When Omaha Paper Co. began looking at how to take advantage of the Internet it discovered the potential of an e-commerce platform. Through a trial-and-error process, the company figured out that it was possible to sell its products nationwide. Since Omaha Paper Co. was unsure of the outcome and did not want to risk the company’s reputation, President Robert Powell and his brother, Vice President Kevin Powell, decided to start a new company to work out the kinks. Within a few years, the test company was selling products to all 50 states. One customer in Hawaii paid shipping costs that were more than the product itself. The lesson was clear: Customers will pay for convenience if a business offers an easy–to-navigate website and delivery. 

On Christmas Eve 2007, approximately a month after Randy Trachtenberg purchased M&M Supply, he was approached by a salesperson who told him he needed a check made out to a furniture store near one of the company’s stores in Oklahoma City, Okla. 

“I told him ‘I’m not going to buy your wife a new dresser,’” Trachtenberg says. “He responded by telling me he needed the money for two new mattresses and box springs he wanted delivered to one of our customers on a drilling rig.”

After hearing this, Trachtenberg approved the purchase and made sure the beds were delivered that day, ensuring a comfortable holiday for a few of the employees of one of his company’s customers.

Kodiak Building Partners CEO and co-founder Steve Swinney admits that Kodiak’s founders chose a risky time to leave their positions at a leading building materials company to invest in a construction recovery. It was 2010, and the construction industry was only beginning to rebound from the recession that rocked the market just a few years earlier. Swinney and his partners were not deterred. “We felt as though there was an opportunity for investment,” he says.

The team believed that the industry could only improve, and the time was right to launch a business. “The market hadn’t really turned around, but it had bottomed out,” Swinney explains. 

“We did a lot of market research, and we felt a recovery was coming. It was very much a risk.”

Increased competition in the hardware space is the biggest challenge facing Gordon Flesch Co. The company’s primary business for the past 60 years has been selling printers, copiers, fax machines and other business equipment, but the competitive nature of the market is creating more price pressure than ever before. The answer, according to Patrick Flesch, vice president of sales for the western region, is not simply better and more efficient machines, but more complete service.

By treating the customer as a partner, Golden State Lumber retains the philosophy on which the company was built back in 1954. With products such as lumber, hardware, doors, windows, fencing and insulation, Golden State Lumber services a range of customers from the everyday handyman to the big developer, but its main focus is on the professional builder.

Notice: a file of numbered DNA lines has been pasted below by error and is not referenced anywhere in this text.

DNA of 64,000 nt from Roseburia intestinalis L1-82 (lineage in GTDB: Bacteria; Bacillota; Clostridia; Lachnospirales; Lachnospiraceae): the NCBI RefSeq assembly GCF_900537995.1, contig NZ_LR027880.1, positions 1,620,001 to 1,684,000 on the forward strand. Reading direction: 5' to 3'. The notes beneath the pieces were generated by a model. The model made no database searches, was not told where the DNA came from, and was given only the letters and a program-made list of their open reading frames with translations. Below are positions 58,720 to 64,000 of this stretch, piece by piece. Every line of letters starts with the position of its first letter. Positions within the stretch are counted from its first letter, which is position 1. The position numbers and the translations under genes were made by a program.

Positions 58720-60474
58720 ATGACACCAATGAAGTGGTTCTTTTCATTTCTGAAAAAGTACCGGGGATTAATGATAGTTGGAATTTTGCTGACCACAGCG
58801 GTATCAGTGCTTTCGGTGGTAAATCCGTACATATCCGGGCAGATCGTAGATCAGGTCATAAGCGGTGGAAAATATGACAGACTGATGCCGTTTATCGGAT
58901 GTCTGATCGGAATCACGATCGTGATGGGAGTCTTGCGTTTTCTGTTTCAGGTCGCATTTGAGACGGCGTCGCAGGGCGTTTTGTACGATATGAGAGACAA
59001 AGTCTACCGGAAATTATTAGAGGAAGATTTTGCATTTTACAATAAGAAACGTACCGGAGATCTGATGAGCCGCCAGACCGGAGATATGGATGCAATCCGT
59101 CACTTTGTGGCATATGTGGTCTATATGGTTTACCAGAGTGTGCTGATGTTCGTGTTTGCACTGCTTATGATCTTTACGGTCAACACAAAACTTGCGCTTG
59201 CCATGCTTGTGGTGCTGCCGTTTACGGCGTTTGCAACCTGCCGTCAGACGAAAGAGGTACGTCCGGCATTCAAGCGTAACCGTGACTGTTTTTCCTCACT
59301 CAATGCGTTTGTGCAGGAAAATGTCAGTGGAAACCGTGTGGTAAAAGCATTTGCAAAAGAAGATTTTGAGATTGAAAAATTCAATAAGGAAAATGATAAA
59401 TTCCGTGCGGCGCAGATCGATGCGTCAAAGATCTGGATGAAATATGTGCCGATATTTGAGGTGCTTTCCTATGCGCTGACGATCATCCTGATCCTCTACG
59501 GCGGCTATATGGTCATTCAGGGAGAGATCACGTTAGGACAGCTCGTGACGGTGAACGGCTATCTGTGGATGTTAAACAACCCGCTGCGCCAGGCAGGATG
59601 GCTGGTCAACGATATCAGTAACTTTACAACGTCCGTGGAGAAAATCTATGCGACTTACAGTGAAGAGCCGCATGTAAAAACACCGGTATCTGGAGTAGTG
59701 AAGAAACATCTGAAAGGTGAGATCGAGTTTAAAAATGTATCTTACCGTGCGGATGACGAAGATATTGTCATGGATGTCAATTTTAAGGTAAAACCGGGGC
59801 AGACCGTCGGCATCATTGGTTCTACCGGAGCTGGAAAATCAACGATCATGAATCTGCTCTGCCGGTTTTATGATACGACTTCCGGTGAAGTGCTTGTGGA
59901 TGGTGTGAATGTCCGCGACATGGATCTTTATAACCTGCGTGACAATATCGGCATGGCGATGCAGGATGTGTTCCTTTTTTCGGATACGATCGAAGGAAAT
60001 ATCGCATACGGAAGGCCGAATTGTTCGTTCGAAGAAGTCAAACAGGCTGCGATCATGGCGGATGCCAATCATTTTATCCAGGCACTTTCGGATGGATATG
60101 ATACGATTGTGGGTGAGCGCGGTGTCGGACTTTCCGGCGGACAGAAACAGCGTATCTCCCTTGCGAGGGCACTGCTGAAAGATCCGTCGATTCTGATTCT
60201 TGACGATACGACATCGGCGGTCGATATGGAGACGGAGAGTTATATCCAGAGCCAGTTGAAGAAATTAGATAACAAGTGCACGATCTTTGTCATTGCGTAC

“They care about the quality of product that’s going into their projects, but one of the biggest things they’re looking for is service,” CEO Jessica Scerri says. “We’re always looking at how we can provide better service and value to customers. It’s all about knowing our customers, what they need and being able to give them that service. For them, it’s about how can we service them to make sure we’re saving them money.”

Fortiline Waterworks has grown rapidly over the past 19 years and attributes its success to maintaining a relationship-based culture it developed from the beginning. “We started with one branch and six employees in 1997 and we have maintained a family and small company culture through today,” says co-founder and CEO Tim Tysinger. “In the early years you run very entrepreneurial, and as we have grown, we have maintained that spirit while becoming operationally sophisticated.”

The Concord, N.C.-based company, whose vision is to be the preferred and most trusted resource for utility infrastructure product solutions, was founded to offer contractors and municipalities a better source for their underground utility supplies. Fortiline distributes underground utility products for installation in both the public and private sectors. 

DDI System doesn’t approach ERP software from an abstract perspective – it was founded with a strong understanding of the day-to-day ins and outs of the distribution world. That understanding is key to the success of the company’s Inform ERP platform. President Adam Waller is the source of much of 

that understanding, having learned distribution while working for his grandfather’s distribution company, which continues to serve the plumbing and HVAC market to this day.

Waller started writing software for the company in the 1980s, and in 1994 he founded DDI System to provide distributors with effective ERP software solutions. 

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